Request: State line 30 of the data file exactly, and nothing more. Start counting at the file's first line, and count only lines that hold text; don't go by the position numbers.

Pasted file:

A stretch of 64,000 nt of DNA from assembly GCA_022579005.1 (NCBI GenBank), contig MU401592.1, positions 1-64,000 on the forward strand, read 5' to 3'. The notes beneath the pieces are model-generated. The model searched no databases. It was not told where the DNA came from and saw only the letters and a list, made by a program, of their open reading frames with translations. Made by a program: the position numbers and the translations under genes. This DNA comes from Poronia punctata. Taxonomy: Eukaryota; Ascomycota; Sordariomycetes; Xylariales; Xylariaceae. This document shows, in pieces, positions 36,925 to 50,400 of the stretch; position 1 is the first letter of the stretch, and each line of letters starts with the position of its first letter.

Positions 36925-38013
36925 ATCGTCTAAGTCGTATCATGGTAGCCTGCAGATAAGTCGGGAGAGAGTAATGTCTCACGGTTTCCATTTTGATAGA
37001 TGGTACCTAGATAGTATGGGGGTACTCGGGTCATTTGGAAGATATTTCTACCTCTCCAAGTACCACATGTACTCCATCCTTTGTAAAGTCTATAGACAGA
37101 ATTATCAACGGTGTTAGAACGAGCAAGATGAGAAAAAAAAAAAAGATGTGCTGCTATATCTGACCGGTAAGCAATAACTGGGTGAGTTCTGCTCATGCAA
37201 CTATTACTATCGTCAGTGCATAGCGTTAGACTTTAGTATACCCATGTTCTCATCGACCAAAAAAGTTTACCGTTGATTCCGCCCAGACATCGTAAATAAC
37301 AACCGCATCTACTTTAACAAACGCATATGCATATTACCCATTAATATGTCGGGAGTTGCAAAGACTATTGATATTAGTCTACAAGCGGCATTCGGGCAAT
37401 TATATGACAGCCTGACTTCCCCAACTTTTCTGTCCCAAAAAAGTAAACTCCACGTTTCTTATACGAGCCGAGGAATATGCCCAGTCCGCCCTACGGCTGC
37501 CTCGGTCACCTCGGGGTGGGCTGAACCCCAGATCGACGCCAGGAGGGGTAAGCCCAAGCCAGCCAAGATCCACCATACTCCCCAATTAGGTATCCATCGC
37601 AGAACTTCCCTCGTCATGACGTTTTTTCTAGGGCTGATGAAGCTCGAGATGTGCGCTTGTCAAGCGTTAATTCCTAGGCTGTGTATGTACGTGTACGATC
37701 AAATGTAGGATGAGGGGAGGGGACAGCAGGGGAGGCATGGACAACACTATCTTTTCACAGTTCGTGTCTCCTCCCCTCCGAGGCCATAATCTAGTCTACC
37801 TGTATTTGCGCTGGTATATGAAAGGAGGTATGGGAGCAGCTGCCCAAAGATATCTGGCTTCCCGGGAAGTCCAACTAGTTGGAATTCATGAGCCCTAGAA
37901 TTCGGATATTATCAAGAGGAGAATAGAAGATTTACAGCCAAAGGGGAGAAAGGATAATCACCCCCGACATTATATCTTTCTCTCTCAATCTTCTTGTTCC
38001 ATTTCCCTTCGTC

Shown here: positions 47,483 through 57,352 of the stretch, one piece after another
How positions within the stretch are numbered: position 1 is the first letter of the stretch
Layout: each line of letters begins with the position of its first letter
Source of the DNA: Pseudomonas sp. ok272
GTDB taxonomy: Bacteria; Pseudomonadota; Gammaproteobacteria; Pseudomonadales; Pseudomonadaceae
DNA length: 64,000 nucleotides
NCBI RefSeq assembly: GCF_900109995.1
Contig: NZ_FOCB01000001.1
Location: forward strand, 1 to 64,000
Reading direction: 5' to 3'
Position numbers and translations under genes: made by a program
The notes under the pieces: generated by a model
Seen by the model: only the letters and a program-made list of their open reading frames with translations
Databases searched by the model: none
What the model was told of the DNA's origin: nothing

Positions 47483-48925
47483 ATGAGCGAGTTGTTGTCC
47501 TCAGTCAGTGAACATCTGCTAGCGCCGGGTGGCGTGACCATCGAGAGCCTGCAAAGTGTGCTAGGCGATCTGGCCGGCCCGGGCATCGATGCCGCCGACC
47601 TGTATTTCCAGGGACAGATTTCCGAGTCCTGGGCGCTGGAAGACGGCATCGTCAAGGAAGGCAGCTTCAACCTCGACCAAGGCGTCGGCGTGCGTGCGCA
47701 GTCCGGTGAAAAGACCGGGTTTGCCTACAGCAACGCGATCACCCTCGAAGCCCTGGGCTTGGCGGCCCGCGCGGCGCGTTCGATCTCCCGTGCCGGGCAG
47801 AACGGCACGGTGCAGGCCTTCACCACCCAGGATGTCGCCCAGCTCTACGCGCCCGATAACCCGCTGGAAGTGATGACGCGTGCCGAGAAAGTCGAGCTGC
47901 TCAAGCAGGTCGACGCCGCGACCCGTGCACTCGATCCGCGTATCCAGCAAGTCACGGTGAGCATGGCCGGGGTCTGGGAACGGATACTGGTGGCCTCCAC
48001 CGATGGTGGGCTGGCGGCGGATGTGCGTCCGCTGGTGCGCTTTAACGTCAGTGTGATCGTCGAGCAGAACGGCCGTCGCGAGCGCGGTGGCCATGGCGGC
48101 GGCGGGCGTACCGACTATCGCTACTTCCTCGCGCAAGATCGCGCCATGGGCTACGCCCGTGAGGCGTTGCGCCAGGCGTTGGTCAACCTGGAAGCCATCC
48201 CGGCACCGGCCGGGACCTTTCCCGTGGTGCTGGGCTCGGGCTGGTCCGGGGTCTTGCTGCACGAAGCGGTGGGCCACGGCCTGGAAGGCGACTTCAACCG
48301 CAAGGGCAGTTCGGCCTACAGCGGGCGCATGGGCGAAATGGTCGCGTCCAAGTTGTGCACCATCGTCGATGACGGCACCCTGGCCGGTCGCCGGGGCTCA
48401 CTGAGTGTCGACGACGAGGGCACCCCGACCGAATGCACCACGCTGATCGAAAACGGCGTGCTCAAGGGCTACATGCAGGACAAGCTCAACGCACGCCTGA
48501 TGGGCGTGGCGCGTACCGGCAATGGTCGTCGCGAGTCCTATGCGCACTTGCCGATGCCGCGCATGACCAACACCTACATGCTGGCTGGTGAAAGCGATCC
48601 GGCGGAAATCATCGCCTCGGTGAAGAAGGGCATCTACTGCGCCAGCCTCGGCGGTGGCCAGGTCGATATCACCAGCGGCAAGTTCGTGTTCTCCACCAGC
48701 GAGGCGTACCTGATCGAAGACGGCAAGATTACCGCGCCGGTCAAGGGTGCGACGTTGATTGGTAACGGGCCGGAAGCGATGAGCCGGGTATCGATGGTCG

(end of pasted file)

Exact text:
Positions 47483-48925